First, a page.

Myself I like the jokes. Once I narrowed the focus of my tweets to just jokes, I began finding my audience. Many of the people who follow me tweet about a range of topics, not all interesting to me, so I don’t have to follow back, but that’s OK, because we’re not using Twitter in the same way.

But I’m going to check out your stream on Twitter because you seem smart and I’m hoping you’ll have something else that hits home.


Also thanks to @nerdette for sending this link my way.

30 03 2009

Another excellent post! I would like to add the “bonus” and rarely mentioned benefit of following news sources. I can, at a quick glance, see what the NY Times is posting and if the title interests me, then a quick click on a link brings the artcile to the forefront. If I don’t have time to read it, then I can “fav” it for later to read. News – what I want, when I want, and all on my tiny little iPhone.

Hell, one doesn’t even need to bring bulky magazines to the loo or read the dredge of magazine selections in the checkout line anymore.

31 03 2009

Another advantage of the not-necessarily-reciprocal nature of Twitter is that it’s allowed me to build a much more interesting and diverse community than I have on, say, Facebook.

twitter’s the first internet platform in, oh, at least 5 years where i not only added (some) strange followers back but was even mildly interested in interacting with them simply because they had smart/funny/thoughtful things to say. at the risk of sounding overly !!! about it, it sort of made the internet feel new again. that warm fuzzy seems to have even spilled over a bit to tumblr, and i think the way that site encourages brevity is maybe the thruline.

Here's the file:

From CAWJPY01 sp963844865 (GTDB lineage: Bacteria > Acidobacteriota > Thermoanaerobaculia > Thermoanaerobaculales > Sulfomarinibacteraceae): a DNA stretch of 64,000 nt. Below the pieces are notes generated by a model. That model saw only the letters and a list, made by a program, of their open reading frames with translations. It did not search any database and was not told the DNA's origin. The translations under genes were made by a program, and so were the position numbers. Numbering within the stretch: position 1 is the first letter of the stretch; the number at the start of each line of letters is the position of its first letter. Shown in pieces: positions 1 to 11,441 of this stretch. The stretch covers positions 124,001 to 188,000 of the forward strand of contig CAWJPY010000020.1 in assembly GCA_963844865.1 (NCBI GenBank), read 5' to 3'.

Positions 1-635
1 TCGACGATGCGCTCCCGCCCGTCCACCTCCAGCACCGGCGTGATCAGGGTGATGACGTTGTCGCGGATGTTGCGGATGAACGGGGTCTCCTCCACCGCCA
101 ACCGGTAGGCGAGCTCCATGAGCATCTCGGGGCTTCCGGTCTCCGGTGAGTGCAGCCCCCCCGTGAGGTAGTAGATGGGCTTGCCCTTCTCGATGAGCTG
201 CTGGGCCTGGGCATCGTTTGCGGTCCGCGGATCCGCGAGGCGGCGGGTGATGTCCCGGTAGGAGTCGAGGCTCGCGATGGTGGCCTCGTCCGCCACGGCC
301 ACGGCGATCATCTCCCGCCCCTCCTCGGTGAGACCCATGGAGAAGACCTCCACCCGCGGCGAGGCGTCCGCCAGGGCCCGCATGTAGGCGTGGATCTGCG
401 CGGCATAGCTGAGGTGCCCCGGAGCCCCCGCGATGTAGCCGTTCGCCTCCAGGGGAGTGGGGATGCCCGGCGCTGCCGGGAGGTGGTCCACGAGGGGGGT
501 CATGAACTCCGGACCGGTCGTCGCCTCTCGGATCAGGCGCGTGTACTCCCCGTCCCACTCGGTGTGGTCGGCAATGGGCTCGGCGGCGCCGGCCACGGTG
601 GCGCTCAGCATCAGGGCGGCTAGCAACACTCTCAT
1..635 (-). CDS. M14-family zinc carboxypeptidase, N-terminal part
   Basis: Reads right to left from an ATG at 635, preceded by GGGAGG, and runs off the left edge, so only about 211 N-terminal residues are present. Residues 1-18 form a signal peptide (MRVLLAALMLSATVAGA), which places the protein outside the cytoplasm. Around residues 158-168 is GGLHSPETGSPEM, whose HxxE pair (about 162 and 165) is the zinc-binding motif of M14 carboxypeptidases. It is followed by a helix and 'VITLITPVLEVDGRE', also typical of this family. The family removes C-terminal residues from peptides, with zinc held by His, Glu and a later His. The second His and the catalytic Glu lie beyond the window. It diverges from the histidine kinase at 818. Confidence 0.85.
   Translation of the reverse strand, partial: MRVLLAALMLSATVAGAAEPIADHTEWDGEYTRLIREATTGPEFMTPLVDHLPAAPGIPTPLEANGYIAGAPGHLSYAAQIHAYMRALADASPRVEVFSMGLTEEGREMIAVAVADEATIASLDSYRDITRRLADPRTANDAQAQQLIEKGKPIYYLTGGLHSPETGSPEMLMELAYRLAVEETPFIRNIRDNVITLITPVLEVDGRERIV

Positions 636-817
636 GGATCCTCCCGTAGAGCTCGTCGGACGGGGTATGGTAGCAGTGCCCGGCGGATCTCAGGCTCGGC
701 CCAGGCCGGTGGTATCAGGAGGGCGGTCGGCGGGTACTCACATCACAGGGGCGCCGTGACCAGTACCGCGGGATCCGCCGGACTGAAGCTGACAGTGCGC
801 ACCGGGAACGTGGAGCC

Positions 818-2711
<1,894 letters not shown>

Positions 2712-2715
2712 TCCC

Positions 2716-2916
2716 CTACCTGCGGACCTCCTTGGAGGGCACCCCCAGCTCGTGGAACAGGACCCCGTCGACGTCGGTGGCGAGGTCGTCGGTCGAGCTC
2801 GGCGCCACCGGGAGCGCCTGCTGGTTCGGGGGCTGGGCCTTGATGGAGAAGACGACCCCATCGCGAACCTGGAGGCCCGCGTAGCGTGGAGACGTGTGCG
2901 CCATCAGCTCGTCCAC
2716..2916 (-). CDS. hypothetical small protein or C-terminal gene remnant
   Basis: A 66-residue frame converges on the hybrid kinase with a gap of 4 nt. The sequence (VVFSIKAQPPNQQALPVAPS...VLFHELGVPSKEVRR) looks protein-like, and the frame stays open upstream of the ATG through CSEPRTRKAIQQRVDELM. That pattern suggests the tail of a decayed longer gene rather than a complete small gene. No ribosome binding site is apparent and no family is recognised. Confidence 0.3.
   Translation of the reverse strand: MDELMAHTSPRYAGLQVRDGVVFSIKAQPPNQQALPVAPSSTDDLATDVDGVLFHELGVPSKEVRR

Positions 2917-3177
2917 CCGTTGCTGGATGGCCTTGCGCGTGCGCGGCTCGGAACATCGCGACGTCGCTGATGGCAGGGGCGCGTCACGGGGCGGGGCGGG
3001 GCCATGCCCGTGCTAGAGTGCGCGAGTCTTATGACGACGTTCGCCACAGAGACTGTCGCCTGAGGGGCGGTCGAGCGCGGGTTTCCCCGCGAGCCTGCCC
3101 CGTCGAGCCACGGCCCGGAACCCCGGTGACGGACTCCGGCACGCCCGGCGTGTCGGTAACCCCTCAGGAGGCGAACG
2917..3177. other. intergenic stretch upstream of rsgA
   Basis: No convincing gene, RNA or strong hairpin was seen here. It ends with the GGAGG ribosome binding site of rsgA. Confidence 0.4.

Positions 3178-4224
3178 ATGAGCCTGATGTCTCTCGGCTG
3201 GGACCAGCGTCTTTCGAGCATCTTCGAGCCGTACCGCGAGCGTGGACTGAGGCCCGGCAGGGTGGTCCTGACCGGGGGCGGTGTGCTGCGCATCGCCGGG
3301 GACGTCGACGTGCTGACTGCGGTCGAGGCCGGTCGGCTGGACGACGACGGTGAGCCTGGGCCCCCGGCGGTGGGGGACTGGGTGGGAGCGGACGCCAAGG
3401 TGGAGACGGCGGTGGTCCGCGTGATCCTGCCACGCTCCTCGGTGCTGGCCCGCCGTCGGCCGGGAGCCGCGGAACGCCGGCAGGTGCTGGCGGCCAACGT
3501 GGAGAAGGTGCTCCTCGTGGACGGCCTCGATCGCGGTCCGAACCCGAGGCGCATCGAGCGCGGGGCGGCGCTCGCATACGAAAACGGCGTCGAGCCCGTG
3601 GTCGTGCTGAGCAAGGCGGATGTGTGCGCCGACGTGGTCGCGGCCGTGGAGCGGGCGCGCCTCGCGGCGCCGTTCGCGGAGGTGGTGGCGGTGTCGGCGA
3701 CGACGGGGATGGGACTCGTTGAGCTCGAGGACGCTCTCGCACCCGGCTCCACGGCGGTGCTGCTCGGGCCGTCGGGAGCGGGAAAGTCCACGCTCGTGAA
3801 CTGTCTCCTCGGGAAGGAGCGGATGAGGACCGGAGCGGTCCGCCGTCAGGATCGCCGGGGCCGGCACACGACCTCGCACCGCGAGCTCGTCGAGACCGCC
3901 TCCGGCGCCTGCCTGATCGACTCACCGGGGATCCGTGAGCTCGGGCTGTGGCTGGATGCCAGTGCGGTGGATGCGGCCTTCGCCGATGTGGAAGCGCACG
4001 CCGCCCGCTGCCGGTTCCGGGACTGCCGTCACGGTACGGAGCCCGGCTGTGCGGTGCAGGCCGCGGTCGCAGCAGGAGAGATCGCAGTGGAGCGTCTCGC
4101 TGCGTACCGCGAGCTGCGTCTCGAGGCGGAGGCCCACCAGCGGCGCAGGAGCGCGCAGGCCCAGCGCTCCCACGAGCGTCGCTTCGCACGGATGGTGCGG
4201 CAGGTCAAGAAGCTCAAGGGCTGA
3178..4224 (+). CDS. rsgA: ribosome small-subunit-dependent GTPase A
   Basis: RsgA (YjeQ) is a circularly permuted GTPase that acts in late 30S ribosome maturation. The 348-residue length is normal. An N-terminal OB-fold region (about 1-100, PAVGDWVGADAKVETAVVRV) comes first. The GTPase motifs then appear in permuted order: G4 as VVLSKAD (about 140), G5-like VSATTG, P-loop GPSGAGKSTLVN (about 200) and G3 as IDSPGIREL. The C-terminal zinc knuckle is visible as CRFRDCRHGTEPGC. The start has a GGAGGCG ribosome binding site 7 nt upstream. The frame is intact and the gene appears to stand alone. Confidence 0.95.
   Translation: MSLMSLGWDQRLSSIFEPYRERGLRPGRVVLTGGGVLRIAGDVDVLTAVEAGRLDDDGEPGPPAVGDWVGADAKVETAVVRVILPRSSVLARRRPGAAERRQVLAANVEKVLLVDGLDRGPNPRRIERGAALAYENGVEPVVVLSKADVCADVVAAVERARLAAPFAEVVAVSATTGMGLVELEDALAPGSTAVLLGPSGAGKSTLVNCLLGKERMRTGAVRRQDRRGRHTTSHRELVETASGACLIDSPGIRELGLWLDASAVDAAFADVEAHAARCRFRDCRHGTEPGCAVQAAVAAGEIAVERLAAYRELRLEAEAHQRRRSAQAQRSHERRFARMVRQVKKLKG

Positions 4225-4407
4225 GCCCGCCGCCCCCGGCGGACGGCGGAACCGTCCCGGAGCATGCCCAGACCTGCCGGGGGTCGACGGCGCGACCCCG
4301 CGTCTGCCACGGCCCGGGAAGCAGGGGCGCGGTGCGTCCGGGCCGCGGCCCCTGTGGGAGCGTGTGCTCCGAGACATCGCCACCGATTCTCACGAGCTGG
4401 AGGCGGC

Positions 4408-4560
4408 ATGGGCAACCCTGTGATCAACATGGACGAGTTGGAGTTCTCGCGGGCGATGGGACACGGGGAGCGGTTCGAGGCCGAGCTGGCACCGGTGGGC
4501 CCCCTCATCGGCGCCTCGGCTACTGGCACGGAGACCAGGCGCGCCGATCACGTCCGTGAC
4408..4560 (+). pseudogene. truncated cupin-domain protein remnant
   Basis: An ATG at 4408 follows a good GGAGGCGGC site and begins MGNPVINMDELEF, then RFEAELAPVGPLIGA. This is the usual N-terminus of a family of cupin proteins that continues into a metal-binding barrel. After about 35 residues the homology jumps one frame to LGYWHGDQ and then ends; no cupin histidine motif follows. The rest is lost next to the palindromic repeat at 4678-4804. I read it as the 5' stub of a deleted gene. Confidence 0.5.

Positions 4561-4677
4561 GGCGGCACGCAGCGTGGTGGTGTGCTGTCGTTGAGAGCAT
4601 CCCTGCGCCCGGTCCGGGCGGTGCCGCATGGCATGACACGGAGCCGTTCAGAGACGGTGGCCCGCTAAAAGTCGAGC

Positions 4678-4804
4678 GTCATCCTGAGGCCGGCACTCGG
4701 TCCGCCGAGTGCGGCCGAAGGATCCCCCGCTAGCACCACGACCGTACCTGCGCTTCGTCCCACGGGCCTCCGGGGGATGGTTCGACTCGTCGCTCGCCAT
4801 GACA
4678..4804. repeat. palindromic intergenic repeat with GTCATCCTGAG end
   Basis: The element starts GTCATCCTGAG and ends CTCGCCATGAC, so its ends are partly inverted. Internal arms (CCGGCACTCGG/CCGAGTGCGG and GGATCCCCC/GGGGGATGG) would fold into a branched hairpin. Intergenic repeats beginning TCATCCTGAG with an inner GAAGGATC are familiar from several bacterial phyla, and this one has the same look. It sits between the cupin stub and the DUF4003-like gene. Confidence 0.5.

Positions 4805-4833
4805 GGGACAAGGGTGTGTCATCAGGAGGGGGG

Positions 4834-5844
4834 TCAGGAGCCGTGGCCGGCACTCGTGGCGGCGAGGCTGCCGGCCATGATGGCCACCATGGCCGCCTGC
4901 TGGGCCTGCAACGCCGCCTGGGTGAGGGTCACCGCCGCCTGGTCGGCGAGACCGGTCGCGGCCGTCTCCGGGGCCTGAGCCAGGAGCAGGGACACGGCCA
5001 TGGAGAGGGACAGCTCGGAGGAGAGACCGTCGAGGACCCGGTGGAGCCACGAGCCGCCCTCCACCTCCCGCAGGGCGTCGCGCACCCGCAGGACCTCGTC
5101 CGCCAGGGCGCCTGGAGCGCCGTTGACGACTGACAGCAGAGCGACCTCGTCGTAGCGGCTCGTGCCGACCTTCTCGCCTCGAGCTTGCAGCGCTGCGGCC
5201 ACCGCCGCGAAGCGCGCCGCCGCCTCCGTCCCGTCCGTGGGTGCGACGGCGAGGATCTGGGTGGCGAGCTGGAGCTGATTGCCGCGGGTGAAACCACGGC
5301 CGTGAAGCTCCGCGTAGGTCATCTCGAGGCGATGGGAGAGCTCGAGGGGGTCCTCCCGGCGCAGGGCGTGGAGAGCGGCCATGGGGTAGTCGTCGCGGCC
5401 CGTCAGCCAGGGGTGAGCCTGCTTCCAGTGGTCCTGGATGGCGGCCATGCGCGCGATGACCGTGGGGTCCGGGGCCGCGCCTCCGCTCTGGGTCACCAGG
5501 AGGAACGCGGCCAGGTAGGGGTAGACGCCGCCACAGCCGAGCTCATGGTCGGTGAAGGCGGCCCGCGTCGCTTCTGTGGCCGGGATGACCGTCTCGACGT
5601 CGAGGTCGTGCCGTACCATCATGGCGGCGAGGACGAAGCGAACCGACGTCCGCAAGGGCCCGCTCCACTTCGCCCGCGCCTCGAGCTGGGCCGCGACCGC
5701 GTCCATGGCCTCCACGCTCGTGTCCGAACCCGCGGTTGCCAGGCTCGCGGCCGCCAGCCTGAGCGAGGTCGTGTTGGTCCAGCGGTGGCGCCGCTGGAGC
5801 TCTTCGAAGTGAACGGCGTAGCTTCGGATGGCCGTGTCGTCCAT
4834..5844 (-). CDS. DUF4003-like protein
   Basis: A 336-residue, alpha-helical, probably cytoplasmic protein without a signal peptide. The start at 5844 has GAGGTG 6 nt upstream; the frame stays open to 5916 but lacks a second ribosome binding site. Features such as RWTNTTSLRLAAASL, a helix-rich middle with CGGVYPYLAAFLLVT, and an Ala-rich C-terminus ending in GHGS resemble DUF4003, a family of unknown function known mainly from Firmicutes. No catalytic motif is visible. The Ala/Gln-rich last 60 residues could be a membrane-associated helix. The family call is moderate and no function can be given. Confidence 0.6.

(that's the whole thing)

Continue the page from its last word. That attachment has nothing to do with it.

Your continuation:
31 03 2009
Marc Vermut

Stephanie, great piece. I always say and hear and repeat that you get the Twitter experience you deserve…since you build it. Whereas Facebook delivers the experience you often can’t avoid.

Thanks for summing it up. And the video is damn funny.

31 03 2009
the problemwithcaring

A meritocracy of mediocrity…interesting….

31 03 2009

You’re right. I loathe people who tell me “I’m home,” on Facebook or Twitter.

Tell me that you’re in the strip club with Pacman Jones dodging bullets. Otherwise, I don’t care to know where you are. Don’t tell me you’re eating a turkey sammich. Tell me that you’re eating a turkey sammich and saw a roach run across the damn table. … this irks me.

Here’s one for your people to read about one of the above social networks:

What’s funny is I actually have a post about this bad tweets/status updates coming in a few days/week. I haven’t watched the video yet, but will. Might use it. Good post.